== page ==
Lunch ended and I was back in my office (which happened to be a desk in the hall next to the bathroom). I unpacked the new phone that had been left for me. I popped in the sim card. The phone started ringing constantly. Now everything he did on his phone was duplicated on the phone that I had. I could listen to all the calls, read all the text messages and view his email without him knowing. Geezus, his phone didn’t stop ringing, I don’t know how he deals with it. And the text messages. That is when I realized he was cheating on me. The text messages he received from at least three different women gave it away. But that isn’t what woke me up.

The thing that got my heart pounding was when I realized that I had been blackmailed by my employer’s security team into spying on this guy. I had a price at which I was willing to deny someone else of their civil liberties. And that really bothered me. And the phone just wouldn’t stop ringing. I couldn’t make it stop…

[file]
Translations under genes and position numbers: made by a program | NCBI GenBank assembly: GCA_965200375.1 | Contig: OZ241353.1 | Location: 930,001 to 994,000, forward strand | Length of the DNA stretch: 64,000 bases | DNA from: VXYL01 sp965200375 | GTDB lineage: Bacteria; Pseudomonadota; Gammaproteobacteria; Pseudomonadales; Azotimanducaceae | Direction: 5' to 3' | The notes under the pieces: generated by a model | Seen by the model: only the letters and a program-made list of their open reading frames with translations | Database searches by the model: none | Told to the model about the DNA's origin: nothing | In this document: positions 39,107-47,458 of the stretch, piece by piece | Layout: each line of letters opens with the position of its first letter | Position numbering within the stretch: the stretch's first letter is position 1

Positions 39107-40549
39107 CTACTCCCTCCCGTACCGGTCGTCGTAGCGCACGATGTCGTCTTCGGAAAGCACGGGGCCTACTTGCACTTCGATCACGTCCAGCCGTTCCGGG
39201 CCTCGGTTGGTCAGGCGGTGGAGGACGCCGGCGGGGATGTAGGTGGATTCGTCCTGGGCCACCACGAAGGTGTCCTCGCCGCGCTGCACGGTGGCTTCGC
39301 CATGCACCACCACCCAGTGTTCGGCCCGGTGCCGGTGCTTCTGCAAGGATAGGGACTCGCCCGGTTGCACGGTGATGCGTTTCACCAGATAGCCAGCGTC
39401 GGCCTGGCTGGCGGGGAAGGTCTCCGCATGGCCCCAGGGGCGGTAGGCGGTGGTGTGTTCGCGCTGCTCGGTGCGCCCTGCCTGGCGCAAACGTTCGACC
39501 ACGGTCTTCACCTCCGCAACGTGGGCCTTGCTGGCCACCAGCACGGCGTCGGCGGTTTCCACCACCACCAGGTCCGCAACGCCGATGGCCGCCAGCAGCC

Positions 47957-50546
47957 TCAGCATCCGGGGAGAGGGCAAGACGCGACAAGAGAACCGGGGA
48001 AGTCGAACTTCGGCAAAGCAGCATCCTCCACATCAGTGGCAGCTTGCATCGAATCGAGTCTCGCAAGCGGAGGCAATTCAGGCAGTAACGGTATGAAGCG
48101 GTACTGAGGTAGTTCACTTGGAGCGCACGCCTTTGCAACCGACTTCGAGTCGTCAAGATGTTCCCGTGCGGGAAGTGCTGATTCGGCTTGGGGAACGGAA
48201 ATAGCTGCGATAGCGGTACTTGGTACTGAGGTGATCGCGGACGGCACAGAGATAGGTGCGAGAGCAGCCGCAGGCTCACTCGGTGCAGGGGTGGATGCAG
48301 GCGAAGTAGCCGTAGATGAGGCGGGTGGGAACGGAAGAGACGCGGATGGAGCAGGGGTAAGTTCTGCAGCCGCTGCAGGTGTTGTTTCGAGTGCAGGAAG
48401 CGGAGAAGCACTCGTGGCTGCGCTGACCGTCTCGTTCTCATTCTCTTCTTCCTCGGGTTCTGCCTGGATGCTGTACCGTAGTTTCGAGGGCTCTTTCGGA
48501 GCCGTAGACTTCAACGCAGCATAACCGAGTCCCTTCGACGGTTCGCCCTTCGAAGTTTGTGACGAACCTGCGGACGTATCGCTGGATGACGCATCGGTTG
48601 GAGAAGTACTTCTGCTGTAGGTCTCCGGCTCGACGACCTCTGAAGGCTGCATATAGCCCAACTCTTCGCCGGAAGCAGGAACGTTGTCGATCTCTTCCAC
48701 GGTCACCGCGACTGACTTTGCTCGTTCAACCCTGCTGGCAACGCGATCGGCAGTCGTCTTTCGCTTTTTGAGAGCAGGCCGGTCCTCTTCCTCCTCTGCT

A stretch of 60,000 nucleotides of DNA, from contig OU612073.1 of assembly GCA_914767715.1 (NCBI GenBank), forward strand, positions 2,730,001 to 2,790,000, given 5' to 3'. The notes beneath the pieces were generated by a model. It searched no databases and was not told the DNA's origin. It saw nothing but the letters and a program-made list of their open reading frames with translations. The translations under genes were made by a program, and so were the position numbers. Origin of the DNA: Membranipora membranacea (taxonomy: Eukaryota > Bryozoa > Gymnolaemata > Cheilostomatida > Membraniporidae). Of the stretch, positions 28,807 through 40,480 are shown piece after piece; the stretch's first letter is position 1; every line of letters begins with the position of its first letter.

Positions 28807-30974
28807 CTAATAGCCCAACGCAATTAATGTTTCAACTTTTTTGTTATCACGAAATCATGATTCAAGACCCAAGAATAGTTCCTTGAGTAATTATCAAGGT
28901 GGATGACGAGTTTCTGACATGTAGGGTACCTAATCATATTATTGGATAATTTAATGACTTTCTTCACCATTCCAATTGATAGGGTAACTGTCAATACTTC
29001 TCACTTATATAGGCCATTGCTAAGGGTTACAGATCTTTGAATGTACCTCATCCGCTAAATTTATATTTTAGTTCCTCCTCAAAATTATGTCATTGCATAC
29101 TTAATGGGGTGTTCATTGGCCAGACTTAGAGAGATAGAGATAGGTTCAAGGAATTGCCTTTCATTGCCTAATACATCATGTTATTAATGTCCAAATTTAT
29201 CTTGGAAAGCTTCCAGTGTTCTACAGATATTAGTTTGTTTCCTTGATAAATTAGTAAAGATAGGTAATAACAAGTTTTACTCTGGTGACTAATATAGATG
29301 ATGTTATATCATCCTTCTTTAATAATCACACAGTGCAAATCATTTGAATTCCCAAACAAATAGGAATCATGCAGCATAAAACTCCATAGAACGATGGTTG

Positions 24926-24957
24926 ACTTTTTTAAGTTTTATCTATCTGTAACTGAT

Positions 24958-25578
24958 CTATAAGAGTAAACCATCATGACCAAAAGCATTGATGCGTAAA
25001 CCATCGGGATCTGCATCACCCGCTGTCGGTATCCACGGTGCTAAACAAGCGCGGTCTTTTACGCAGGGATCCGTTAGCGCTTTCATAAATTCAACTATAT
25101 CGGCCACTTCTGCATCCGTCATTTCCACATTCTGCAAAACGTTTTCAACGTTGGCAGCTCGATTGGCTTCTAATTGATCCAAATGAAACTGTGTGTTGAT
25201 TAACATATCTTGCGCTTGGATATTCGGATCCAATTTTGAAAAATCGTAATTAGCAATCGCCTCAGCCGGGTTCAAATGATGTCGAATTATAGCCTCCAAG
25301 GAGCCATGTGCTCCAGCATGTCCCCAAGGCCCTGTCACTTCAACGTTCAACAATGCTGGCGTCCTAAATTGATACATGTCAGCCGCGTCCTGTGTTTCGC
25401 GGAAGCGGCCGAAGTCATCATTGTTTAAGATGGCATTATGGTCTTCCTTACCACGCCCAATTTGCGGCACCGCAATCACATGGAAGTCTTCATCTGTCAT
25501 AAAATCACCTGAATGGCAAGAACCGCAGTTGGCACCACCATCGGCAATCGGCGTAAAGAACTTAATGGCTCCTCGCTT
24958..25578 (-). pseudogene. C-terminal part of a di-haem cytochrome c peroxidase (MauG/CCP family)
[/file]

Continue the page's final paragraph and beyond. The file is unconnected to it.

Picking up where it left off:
That is when I woke up and tried to figure out if there was any way that someone really could blackmail me into doing something I didn’t want to do. I couldn’t think of anything directly related to me. An hour later, I finally went back to sleep.

I was in a chair in our lobby with some friends. A couple walked up and asked if we knew where there was a game of Twister or a dart board. I knew the guy. Used to work with him on another team. I told them where to find a dart board. They left.

Now I became the girl in the couple that just left. Instead of going to the dart board, the time changed to an hour before.

I was at home with my little sister. I’m 25, she’s 15. Our parents died in a car accident a few years ago. I’ve been taking care of her since. She is teasing me as I get ready for my date tonight. Then she gets serious and says, “Have you told him yet?”